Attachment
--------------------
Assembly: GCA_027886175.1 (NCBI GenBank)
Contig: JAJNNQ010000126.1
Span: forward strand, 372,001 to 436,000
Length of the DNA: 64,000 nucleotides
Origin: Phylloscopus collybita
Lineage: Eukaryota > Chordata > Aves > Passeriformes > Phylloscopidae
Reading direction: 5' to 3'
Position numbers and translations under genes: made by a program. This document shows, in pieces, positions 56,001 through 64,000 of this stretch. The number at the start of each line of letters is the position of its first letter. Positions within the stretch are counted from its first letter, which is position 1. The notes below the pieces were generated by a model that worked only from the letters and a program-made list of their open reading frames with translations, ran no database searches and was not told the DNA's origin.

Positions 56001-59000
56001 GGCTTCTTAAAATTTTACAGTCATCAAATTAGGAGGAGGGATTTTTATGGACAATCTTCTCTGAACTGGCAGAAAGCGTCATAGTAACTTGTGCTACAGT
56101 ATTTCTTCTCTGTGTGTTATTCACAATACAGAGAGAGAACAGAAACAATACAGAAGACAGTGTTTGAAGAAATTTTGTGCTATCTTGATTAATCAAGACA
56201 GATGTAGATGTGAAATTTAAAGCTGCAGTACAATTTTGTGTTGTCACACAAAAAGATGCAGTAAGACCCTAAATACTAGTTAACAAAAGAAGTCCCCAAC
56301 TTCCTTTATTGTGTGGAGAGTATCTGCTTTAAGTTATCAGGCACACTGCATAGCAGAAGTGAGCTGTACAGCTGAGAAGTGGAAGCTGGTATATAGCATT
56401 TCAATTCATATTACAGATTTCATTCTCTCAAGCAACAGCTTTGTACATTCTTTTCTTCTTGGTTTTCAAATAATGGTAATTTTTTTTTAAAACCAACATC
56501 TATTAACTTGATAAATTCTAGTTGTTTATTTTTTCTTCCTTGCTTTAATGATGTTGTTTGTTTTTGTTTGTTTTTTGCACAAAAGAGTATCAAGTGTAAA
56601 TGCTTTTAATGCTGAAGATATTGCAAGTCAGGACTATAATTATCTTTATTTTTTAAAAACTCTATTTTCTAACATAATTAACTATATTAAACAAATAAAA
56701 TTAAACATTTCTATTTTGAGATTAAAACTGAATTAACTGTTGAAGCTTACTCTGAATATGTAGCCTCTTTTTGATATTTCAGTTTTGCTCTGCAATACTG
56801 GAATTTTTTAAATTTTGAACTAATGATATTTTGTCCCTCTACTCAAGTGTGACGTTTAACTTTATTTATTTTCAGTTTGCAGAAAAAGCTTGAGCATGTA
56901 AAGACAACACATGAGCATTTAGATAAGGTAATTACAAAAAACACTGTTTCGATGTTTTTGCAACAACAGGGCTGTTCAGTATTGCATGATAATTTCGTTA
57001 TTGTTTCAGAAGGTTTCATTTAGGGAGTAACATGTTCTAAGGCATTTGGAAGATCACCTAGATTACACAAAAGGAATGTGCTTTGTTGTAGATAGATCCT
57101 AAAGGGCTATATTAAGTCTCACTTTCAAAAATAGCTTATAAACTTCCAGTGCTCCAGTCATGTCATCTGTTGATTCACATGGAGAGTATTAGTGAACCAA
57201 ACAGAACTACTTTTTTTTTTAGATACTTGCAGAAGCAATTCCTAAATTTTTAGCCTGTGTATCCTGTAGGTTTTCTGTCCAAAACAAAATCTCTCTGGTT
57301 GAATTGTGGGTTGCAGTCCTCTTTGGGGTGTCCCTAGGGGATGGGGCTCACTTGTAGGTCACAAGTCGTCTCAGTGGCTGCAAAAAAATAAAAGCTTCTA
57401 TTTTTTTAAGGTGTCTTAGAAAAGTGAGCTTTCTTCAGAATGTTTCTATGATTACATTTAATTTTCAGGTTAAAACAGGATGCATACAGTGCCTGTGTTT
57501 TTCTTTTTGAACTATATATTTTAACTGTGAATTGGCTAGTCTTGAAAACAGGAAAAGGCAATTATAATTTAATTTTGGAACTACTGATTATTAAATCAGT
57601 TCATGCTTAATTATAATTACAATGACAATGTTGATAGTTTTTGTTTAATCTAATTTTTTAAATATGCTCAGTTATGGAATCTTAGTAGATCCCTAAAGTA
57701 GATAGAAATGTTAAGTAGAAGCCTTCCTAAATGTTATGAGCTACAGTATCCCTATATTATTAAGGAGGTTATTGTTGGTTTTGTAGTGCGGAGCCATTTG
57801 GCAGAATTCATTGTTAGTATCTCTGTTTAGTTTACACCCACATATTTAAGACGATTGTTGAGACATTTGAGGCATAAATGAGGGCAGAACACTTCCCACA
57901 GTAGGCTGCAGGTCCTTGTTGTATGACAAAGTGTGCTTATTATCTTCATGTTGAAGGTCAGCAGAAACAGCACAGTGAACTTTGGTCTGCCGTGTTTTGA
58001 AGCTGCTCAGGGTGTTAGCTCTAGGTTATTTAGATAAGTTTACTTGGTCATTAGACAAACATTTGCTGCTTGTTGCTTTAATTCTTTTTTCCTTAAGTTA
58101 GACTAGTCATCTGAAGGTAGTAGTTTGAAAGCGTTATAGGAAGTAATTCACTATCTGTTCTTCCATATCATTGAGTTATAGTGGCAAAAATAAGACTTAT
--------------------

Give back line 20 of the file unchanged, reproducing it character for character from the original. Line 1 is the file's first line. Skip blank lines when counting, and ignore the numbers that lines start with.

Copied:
57001 TTGTTTCAGAAGGTTTCATTTAGGGAGTAACATGTTCTAAGGCATTTGGAAGATCACCTAGATTACACAAAAGGAATGTGCTTTGTTGTAGATAGATCCT